Does Skateboard Wheel Size Matter? The Truth

Explore how skateboard wheel size matters. Learn about choosing optimal wheel size and durometer for better tricks, cruises, and rides!

Have you ever pondered the question: How does skateboard wheel size matter? Well, surprisingly enough, wheel size matters a lot—almost as crucial as a perfect kickflip or a balanced grind! Gear up as we embark on a journey diving deep into the world of diameters, uncovering the mysteries of momentum, and unraveling the not-so-secret secrets of hardness that make your ride. So, let’s shred the knowledge of selecting the right skateboard wheel size one trick at a time.

Why does skateboard wheel size matter?

First, let’s tackle the giant in the wheels—does skateboard wheel size matter? Yes, it most definitely does! If the wheels are too large, you’ll struggle to land tricks, and these bigger wheels might bump into your board. For a sweet skateboarding experience, you should aim for wheels between 52 and 54 millimeters, based on your style and where you skate.

Snapshot of new skateboard wheels with different sizes and colors. Source: tactic boardshop youtube channel
Snapshot of new skateboard wheels with different sizes and colors. Source: tactic boardshop youtube channel

But don’t just fall head over heels with the diameter! The hardness and quality of the polyurethane have a big impact on your skating, too. Buying cheap, large wheels won’t necessarily give you a smooth cruising experience!

Advertisements
My favorite complete skateboard (at the moment):

Enjoi Whitey Panda Complete Skateboard

Does skateboard wheel size matter? The truth | 61vn95mf7ql. Ac sl1184 | skateboard salad
My favorite complete skateboard (at the moment):

Enjoi Whitey Panda Complete Skateboard

I had my board stolen a few years ago and was forced to quickly replace it with a complete. I got one with an Enjoi deck and loved it so much that I still buy the Whitey Panda deck each time I need a new deck. This complete with budget-friendly, beginner-friendly parts, but I still swear by it.

What’s the deal with wheel diameter?

When it comes down to picking the right wheel diameter, there are a few factors to consider. Large wheel diameters might slow your acceleration, but they’re more adept at keeping momentum. Sure, they need more effort to gain speed, but once you’re rolling steadily, it’s easier to maintain.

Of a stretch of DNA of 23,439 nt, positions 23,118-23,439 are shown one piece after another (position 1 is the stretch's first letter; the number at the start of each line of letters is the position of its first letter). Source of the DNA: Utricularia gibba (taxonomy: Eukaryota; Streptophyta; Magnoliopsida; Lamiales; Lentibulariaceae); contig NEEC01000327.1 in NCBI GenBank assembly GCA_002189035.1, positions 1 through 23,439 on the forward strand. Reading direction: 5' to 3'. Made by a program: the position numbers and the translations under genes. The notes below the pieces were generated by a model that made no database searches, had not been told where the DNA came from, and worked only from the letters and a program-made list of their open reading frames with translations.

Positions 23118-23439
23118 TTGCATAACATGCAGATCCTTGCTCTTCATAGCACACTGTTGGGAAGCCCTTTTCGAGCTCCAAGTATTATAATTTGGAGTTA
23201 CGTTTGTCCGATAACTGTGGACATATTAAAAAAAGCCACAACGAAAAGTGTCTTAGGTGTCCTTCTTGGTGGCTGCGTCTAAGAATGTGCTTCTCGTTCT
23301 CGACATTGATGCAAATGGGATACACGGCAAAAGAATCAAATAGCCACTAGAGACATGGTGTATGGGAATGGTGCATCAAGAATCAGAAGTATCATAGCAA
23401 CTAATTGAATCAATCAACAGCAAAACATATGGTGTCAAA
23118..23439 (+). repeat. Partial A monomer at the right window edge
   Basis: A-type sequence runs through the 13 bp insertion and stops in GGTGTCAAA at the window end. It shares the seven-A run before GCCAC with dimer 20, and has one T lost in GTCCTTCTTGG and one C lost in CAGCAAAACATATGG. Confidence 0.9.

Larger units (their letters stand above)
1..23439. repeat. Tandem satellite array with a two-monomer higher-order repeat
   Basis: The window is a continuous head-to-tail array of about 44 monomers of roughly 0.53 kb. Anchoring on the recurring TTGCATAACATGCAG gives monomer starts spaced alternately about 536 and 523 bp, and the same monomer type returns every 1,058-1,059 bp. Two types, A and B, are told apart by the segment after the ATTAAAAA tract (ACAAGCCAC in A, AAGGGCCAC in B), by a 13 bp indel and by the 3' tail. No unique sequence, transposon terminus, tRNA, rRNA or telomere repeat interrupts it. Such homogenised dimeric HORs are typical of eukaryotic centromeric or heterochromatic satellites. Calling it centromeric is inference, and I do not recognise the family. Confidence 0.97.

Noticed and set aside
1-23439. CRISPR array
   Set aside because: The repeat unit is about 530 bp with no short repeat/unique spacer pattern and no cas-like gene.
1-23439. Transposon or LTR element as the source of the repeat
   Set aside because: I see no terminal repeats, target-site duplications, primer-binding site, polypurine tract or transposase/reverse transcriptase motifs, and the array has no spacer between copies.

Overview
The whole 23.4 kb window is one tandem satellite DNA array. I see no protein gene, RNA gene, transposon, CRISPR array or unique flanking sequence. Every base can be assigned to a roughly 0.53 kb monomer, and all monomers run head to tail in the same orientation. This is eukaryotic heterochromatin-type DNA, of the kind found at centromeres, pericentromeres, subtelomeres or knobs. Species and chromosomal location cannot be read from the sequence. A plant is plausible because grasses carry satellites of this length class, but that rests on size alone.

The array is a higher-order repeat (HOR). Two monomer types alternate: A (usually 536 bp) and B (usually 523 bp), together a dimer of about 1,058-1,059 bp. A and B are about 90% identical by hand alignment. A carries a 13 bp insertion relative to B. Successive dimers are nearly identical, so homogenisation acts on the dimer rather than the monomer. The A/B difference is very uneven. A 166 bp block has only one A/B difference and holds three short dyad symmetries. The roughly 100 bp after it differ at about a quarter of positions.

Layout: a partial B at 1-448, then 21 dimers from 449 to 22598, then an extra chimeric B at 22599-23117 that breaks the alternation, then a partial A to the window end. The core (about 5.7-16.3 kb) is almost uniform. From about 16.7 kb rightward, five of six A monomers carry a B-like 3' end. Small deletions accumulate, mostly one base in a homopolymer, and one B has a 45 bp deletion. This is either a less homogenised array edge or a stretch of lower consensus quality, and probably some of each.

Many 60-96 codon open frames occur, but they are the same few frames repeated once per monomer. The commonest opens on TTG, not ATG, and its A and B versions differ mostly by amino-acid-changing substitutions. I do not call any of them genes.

Meanwhile, smaller wheels make your board more responsive and are perfect for technical street skateboarding. If you’re grinding a ledge or rail, smaller wheels won’t get caught up in the act as larger wheels might.

How does wheel diameter impact tricks?

The wheel diameter also influences your fancy tricks. A kickflip, for example, with smaller wheels is less likely to land primo (both feet landing on the side of your deck and wheels). So, when rolling on smaller wheels, you’re less likely to fall on your face during a trick! But don’t forget, it’s not just the diameter you must look at. The durometer, or hardness, of the wheels, plays a significant role!

How do you know what size of skateboard wheels to get?

Choosing the right size skateboard wheels largely depends on your skateboarding style, where you’ll be skating, and personal preference.

Determine your skating style

  • Street skating (technical or trick skating): Smaller wheels (around 50–54 mm) are preferable. They are lighter, making it easier to perform tricks.
  • Ramp or vert skating: Medium-sized wheels (around 54 mm–58 mm) are ideal. They provide the balance of speed and stability required on ramps.
  • Cruising and longboarding: Larger wheels (above 60mm) are perfect because they offer a smoother ride over various surfaces and maintain speed.

Consider the terrain

  • Smooth surfaces (like skateparks): Harder wheels (with a higher durometer) around 52 mm–56 mm are suitable.
  • Rough surfaces (like sidewalks and streets): Softer wheels absorb shocks better, and a size of around 54 mm to 60 mm can help navigate cracks and debris.

Wheel durometer (hardness)

While size is essential, hardness also plays a significant role. A wheel’s durometer is rated on the ‘A’ scale (most common for skateboards), or the ‘B’ scale (20 points lower than a tan80b durometer is the same as a 100a).

  • 78a-87a: Soft wheels are ideal for rough surfaces, longboards, cruisers, or smooth rides.
  • 88a–95a: A bit harder and faster, but still good grip. Versatile for street or rough surfaces.
  • 96a-99a: Good speed and grip—an all-around wheel. Ideal for beginners.
  • 101a+: Hard wheels used by pro skateboarders for street and park skating

Board and truck compatibility

Ensure the wheels fit the width of your skateboard trucks and don’t cause wheelbite (where the wheel touches the board during turns). If you want larger wheels, you might need riser pads between your board and trucks.

Personal preference

Sometimes, the right size is just what feels best for you. Some skaters might prefer slightly larger wheels for street skating because they like the increased speed, while others might want smaller wheels for ramp skating for better control.

Experimentation

If you’re new to skateboarding, trying different wheel sizes as you progress can be beneficial. Over time, you’ll develop a feel for what suits you best.

Snapshot of spitfire skateboard wheels. Source: tactic boardshop youtube channel
Snapshot of spitfire skateboard wheels. Source: tactic boardshop youtube channel

My opinion of the ramp

Even though I’m not an expert, just a 24-year-old skateboarder who’s stoked about the lifestyle, I think it’s super crucial to select the right wheels. Bigger wheels might give you speed, but a bad choice can be a bummer for your tricks. Smaller wheels, in my experience, have saved me from some pretty insane and sketchy falls during a grind or kickflip! Undeniably, I can’t ignore the hardness either.

“Picking the right skateboard wheels is not just about the size or hardness. It’s about understanding the rhythm of your ride, and how your wheels can enhance it!”